Mon. Oct 18th, 2021

The Biden administration has launched a new program which they say is trying to find out and expand pull pull families together again which was separated at the border between America and Mexico under President Donald Trump’s policy of zero tolerance for irregular intersections.

A U.S. federal task force said Monday that the program will find many parents who are in remote Central American communities but whose children are in the United States.

The parents can then come back to the United States, where they will have at least three years legal right of residence and other assistance.

“The Biden administration is taking a new step towards finding and assisting families who were brutally separated at the border under the previous administration,” Interior Minister Alejandro Mayorkas said in a tweet.

The program contains to the web portal This will enable parents to contact the US government to begin the reunification process. The information on the website, as well as in outreach materials, is available in English, Spanish and Portuguese.

The effort also involves a contract with the International Organization for Migration (IOM) to help with the often complicated task of sending migrants sent back to the US.

Since his appointment in January, US President Joe Biden has been trying to reverse some of Trump’s strictest policies restricting immigration to the US. But Biden administration officials said the process was hampered, among other things, by a lack of updated records.

“We realize we can no longer heal these families,” Michelle Brane, executive director of the Family Reunification Task Force, said in an interview with The Associated Press. ‘But we want to do everything in our power to put them on the path to a better life.

The task force has reunited about 50 families since they started work in early February, but there are hundreds of parents – and perhaps between 1,000 and 2,000 – who have been separated from their children and have not been located.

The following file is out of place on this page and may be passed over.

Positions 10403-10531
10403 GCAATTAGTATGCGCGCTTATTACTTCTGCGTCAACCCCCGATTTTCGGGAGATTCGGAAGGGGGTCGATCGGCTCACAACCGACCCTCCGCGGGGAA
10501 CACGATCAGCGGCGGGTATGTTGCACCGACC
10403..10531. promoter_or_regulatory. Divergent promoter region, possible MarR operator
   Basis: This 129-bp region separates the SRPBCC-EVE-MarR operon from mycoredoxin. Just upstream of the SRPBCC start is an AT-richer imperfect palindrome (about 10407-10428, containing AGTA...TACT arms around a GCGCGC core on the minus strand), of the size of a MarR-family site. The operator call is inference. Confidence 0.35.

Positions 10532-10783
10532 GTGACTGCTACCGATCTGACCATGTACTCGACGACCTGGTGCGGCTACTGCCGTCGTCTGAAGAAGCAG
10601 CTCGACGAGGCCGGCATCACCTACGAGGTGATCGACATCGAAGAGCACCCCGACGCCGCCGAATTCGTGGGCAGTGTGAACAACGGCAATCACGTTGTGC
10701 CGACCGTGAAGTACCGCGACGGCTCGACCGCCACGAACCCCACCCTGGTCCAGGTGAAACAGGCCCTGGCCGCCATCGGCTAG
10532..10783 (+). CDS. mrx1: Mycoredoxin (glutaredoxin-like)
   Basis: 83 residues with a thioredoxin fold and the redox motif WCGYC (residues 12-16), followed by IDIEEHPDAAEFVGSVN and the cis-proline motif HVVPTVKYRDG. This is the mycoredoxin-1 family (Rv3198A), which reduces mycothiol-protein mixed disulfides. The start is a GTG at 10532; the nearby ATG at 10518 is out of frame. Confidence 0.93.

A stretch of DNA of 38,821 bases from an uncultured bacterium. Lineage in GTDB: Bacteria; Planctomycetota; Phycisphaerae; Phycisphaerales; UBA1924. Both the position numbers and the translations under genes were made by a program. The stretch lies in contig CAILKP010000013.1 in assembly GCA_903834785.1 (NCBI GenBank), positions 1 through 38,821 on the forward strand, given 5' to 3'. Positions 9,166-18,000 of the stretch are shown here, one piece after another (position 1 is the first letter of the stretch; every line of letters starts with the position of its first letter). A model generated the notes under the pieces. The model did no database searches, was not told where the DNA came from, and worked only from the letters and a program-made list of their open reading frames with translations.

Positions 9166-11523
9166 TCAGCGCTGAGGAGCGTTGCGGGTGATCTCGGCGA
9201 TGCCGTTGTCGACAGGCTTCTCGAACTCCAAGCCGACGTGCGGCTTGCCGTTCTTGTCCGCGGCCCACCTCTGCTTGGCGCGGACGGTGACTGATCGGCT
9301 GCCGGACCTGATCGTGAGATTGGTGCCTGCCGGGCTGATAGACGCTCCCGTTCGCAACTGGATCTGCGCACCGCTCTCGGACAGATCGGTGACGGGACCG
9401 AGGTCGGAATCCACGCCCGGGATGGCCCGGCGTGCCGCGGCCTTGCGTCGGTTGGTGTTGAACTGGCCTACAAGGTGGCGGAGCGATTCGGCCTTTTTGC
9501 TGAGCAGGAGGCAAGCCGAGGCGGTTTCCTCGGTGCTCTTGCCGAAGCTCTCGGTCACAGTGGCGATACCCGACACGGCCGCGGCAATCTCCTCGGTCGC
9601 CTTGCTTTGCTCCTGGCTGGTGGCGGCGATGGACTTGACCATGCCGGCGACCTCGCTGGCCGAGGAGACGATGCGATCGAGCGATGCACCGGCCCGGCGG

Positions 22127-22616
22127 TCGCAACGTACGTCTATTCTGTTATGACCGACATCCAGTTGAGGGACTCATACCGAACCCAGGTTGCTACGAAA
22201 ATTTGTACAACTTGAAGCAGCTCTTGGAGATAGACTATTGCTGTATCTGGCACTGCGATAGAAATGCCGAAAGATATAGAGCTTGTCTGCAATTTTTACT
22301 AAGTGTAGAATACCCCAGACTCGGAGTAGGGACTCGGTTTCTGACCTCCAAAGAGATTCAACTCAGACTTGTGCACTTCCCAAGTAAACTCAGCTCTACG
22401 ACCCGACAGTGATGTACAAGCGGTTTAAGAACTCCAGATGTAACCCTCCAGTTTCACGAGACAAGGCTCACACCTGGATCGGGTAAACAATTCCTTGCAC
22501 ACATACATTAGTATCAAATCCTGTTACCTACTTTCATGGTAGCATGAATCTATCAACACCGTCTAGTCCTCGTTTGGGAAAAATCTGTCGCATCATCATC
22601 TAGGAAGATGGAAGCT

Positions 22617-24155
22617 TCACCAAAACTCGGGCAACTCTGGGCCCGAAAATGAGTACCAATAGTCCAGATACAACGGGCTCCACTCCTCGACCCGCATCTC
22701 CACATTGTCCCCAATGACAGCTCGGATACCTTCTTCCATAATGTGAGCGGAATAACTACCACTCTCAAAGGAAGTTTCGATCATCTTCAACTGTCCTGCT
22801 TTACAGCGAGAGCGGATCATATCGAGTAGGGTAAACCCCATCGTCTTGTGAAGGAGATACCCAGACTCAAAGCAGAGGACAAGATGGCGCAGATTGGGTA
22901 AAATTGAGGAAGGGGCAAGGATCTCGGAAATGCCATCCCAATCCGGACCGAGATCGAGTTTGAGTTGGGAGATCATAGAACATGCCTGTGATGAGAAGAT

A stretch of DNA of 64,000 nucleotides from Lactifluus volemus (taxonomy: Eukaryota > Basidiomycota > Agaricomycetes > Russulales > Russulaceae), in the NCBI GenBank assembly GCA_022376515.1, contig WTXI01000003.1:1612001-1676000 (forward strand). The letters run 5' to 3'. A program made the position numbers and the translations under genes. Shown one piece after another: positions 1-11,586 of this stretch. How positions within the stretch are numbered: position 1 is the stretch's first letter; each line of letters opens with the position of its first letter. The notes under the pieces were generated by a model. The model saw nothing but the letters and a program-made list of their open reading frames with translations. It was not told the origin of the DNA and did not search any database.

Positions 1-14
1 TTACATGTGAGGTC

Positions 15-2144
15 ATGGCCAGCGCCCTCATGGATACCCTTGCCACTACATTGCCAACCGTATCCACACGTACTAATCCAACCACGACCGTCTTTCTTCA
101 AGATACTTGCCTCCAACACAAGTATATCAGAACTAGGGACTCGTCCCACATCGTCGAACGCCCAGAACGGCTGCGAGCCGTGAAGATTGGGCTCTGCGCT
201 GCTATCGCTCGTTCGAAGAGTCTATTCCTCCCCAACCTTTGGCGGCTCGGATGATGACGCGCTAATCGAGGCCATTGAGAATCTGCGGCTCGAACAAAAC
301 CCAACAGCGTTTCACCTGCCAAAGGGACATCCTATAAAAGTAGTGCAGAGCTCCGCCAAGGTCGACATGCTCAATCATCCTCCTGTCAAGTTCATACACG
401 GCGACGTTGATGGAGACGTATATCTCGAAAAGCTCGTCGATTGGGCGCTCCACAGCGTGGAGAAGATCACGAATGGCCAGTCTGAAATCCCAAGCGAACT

A lack of accurate records from the Trump administration makes it difficult to say with certainty, Brane said.

Homeland Security Minister Alejandro Mayorkas held a virtual call with reunited families last month, promising to do more to find those still divorced [Go Nakamura/Reuters]

“It’s a big challenge that absolutely commits us to keeping the meeting together and doing everything in our power to reunite these families,” she said.

The Trump administration thousands separated of migrant parents from their children in 2017 and 2018 because it moved to prosecute people criminally for crossing the southwestern border with Mexico.

Minors, who could not be held in criminal custody with their parents, were transferred to the Department of Health and Human Services. They are then usually sent to live with a sponsor, often a family member or someone else who has a bond with the family.

Amid widespread outrage, Trump issued an executive order halting the practice of divorce in June 2018, days before a federal judge did the same, demanding that divorced families be reunited in response to a lawsuit filed by the American Civil Liberties Union (ACLU).

According to the ACLU, more than 5,500 children have been separated from their families. The task force made an initial estimate of closer to 4,000, but investigated hundreds of other cases.

Most parents are presumably in Guatemala, Honduras, Mexico and Brazil. They often lack passports and the means to travel to the capital of their own country, let alone return to the US to try to gain access to the border.

It is suspected that most parents are in Guatemala, Honduras, Mexico and Brazil, and they often do not have a passport and a way to travel [File: Andres Leighton/AP Photo]

Once parents are separated from their children, the US will work with the IOM to help people obtain passports and other documents and return to the US, where they will receive work permits, three-year residency and support services.

Lee Gelernt, deputy director of the ACLU’s immigration rights project, welcomed the extensive efforts of the Biden administration as an ‘important first step’, although he believes migrants should be allowed to stay for more than three years.

“Ultimately, we need to get a permanent legal status of the families in light of what the U.S. government has deliberately done to these families,” Gelernt said.

The ACLU is negotiating with the government to provide compensation to the families as part of settlement talks.

Source link

By admin

Leave a Reply

Your email address will not be published. Required fields are marked *